TikTok reportedly kept close tabs on which of its users watched LGBTQ content.
According to a new investigation from The Wall Street Journal, TikTok kept an internal dashboard–accessible to employees–that catalogued videos about different topics, including LGBTQ-related content. The dashboard then tracked users who watched those videos, and kept a “list” of them, including their account ID numbers, former TikTok staffers told WSJ.
TikTok employees in the U.S., U.K., and Australia reportedly raised concerns about this “list” in 2020 and 2021, saying they “feared employees might share the data with outside parties, or that it could be used to blackmail users,” WSJ reports.
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Other employees apparently argued in favor of collecting the data, saying that a user viewing LGBTQ content didn’t necessarily mean they were part of the LGBTQ community.
A TikTok spokesperson echoed that argument to WSJ, saying there are people who aren’t bakers but enjoy watching content about baking.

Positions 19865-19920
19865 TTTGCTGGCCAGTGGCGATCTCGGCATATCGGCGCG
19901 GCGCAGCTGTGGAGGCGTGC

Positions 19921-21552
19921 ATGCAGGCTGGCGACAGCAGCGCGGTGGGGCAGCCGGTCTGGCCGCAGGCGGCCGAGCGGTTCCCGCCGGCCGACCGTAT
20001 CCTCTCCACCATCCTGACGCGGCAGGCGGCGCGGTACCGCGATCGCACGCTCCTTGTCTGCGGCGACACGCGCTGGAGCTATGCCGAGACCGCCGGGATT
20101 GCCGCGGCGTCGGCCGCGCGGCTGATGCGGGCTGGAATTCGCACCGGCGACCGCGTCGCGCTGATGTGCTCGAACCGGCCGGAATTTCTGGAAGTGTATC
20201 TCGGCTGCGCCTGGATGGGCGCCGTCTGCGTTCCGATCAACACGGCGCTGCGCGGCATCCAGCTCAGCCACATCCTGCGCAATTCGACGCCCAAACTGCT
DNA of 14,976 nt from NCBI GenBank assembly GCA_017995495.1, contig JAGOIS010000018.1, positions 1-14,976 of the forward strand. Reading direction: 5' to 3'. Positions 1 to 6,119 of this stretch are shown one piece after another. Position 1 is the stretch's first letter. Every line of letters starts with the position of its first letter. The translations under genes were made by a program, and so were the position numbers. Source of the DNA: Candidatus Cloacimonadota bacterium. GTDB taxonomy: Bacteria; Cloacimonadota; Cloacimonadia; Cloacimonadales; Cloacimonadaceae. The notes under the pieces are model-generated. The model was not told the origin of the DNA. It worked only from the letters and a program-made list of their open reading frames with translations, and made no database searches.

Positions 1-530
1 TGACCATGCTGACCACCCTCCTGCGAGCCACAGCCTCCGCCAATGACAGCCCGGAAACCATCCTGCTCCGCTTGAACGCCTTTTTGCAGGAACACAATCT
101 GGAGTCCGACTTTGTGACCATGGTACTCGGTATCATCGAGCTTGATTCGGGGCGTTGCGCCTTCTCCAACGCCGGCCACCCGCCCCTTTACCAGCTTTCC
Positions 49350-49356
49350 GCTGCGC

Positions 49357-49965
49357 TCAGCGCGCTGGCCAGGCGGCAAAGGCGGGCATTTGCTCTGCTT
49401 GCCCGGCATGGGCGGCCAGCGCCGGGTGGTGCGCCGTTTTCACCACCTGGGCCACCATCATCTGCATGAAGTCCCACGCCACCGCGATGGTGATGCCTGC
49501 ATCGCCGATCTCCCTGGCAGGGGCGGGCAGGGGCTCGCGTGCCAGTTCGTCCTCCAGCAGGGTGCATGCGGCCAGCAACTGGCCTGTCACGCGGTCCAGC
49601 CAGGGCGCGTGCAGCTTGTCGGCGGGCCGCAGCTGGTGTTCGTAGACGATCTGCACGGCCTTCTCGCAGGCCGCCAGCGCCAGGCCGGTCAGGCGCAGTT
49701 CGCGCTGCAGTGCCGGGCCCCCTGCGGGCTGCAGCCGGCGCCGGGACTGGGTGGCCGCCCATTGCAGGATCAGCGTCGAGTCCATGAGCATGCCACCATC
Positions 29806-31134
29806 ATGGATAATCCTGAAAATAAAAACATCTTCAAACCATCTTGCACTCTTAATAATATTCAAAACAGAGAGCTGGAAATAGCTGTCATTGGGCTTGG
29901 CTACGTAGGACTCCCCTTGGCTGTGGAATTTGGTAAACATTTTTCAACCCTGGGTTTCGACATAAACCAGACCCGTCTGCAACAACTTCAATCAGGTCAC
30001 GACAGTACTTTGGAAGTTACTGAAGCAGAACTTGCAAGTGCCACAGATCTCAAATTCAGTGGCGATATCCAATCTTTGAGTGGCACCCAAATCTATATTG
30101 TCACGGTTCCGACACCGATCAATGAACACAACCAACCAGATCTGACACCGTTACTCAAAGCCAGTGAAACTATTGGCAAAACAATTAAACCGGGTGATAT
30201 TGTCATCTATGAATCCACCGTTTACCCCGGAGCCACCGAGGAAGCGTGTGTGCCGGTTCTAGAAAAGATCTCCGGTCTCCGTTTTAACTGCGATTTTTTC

They added that the employee dashboard displaying this data was deleted in the U.S. nearly a year ago, but didn’t specify whether the dashboard is still accessible in the U.K. and/or Australia.
The WSJ reports that TikTok higher-ups became concerned with how many employees could access this kind of viewership data (i.e. specific video topics and “clusters” of user IDs that watched them), and moved the data itself to TikTok’s U.S. unit, where fewer people would have access.
“Safeguarding the privacy and security of people who use TikTok is one of our top priorities,” TikTok said in a statement.
As you probably know, data privacy is far from a new topic for TikTok. It–along with the matter of TikTok’s Beijing-based owner ByteDance–is at the center of U.S. lawmakers’ ongoing attempts to ban TikTok in the States.